FAIRMONT, W.Va. – The COVID-19 Advisory Commission on African American Taskforce held a demonstration on how drive through COVID-19 testing happens as a way to encourage the younger demographic to go out and get tested.
The taskforce’s mission is to help the population who is at most risk of the virus. Through research that is updated weekly, Commissioner Romelia Hodges said that the average age being effected now by the coronavirus is now 23 years old.
“Our purpose, our goal, is to get the word out there, so people can go get tested,” said Hodges. “The average age getting infected was not this young adult age before, but now it is. The scary part for me is this, age group is the most likely to be active, and mobile, and also be asymptomatic. That’s why getting tested is so important, because I wouldn’t want anyone to not show symptoms and then bring it back into their homes and infect their family.”
The COVID-19 African American Taskforce is partnered with the Marion and Taylor County Health Departments. This Saturday August 1, they will be holding a free COVID-19 drive through testing at Windmill Park from 9 a.m. to 4 p.m.
“We have a slogan in the task force, it’s ‘I did my part.’ It’s my goal to get the information out there to Marion county residents, to residents of North Central West Virginia,” Hodges said. “If that is my part, then do your part, come and get tested.”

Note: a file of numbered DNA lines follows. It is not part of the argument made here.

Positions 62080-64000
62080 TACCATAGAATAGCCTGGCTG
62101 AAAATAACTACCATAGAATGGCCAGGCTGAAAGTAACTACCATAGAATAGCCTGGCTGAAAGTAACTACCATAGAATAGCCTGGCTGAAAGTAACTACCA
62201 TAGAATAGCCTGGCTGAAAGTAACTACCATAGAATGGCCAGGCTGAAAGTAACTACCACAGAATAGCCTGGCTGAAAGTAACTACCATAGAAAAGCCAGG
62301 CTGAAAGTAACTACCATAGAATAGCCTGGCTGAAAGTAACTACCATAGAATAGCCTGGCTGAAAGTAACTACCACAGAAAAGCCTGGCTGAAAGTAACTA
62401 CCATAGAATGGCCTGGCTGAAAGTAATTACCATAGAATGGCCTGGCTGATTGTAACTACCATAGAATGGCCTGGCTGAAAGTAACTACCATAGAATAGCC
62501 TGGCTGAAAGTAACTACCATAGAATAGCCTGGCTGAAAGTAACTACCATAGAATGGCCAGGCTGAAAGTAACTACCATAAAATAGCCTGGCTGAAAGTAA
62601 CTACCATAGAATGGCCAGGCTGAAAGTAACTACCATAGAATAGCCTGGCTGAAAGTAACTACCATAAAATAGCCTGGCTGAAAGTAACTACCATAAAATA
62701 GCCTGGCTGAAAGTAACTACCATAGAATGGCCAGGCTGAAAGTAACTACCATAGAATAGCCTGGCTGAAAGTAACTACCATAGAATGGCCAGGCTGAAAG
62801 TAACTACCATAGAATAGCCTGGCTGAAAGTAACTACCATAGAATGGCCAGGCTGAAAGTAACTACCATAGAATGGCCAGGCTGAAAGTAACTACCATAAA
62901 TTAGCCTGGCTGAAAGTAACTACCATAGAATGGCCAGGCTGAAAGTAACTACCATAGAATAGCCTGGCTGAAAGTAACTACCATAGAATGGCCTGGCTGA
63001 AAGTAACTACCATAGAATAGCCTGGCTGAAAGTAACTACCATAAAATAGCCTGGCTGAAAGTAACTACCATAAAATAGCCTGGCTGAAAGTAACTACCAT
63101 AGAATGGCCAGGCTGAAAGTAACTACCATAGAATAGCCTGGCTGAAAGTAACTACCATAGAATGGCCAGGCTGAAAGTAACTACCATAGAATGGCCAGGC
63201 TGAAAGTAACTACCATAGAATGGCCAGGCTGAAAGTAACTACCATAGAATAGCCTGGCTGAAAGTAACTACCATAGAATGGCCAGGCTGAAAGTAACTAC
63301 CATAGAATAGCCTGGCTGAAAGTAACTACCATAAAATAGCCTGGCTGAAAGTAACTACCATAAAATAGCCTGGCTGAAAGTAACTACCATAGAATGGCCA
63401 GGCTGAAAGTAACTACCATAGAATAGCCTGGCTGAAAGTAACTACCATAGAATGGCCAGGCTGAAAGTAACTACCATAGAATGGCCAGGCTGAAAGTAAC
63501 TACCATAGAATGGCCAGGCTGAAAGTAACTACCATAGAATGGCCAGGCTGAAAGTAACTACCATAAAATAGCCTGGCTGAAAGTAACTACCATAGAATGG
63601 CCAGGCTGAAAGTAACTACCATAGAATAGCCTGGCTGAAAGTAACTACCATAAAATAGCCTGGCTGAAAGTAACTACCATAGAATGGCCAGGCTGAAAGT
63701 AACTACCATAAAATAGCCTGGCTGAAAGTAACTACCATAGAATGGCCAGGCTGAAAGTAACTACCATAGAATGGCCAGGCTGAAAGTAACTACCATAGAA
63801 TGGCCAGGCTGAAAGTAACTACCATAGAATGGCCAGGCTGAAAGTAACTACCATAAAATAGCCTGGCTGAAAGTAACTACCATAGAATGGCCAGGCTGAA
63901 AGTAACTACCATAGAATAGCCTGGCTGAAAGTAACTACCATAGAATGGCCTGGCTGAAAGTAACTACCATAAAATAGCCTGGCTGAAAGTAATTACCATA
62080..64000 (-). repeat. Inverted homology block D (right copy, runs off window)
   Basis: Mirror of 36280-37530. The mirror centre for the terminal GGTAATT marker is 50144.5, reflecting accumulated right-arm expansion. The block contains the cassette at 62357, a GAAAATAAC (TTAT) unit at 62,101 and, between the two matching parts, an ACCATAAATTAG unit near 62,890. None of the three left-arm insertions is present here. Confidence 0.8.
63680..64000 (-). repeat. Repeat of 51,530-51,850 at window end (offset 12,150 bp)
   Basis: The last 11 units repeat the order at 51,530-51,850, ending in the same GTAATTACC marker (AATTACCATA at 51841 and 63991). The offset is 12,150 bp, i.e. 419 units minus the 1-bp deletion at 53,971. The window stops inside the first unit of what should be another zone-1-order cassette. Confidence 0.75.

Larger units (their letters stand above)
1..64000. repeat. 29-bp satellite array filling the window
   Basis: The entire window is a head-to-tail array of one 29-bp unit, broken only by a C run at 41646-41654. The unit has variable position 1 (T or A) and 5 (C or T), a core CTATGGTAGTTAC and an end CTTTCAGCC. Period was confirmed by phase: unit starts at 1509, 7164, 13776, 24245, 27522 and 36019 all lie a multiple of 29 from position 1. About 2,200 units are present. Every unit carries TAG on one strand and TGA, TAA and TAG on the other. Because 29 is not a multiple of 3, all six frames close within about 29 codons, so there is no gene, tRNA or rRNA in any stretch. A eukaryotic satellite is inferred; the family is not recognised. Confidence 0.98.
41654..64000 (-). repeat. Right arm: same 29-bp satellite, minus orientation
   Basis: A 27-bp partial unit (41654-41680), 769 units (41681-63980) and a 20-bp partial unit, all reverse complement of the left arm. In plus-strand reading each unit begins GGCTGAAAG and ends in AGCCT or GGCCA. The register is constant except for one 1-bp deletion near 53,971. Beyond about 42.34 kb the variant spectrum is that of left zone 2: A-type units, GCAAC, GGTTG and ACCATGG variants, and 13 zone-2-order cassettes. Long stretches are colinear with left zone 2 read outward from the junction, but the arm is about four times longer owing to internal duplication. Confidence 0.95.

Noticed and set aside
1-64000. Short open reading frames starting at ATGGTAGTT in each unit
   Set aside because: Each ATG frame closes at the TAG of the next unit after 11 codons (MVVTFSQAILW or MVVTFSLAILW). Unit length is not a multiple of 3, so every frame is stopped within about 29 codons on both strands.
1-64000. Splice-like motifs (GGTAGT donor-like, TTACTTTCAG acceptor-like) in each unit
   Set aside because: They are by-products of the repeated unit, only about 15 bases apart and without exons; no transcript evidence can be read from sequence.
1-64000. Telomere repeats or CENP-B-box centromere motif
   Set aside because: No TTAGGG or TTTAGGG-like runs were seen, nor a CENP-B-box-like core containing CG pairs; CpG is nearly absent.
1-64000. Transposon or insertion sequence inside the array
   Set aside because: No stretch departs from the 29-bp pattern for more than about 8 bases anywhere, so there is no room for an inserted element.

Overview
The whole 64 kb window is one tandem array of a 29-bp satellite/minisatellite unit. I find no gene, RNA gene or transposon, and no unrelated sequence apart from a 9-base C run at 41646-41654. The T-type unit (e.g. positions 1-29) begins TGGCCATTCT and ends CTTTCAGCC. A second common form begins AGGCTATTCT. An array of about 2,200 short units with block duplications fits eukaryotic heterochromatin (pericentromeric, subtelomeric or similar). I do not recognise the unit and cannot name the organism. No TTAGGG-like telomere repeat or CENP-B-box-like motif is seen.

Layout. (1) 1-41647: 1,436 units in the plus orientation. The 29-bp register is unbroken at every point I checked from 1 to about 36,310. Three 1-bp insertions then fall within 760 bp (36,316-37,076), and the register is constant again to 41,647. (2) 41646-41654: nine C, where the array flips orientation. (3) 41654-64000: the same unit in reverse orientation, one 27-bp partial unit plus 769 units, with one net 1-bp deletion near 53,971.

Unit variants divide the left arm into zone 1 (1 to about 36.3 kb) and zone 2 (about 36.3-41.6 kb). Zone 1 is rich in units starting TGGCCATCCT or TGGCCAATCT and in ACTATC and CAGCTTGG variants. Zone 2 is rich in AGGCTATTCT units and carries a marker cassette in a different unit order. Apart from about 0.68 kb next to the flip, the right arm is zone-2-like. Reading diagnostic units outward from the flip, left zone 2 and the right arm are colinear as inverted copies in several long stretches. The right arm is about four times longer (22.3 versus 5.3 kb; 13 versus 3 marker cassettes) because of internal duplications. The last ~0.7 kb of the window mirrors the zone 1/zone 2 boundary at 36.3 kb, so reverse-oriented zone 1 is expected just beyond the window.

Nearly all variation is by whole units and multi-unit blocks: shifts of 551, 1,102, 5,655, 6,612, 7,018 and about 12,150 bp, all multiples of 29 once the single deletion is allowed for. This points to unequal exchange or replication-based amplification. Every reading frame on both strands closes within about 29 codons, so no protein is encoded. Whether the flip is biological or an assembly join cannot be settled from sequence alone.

Incoming freshman on the West Virginia University Men’s Basketball team and Fairmont native Jalen Bridges, volunteered to be the one tested in the demonstration. He said that it’s our time, as a community, to do the right thing, to help each other out.
“Its not a painful feeling, it’s just awkward, I mean something is up your nose. But if that’s all it takes, four seconds maybe, to keep each other safe, it’s worth it for everyone to just go get it done,” said Bridges. “This is important for everyone. The younger generation they go hang with their friends, then their grandparents, parents who may be older. You can’t think about yourself right now, it’s really thinking about humanity, and that’s exactly how I look at it, and treat it.”
Lloyd White with the Marion County Health Department said this is the first free testing they have been able to hold in a few weeks. The more people that get tested, the better they can track where the virus is going.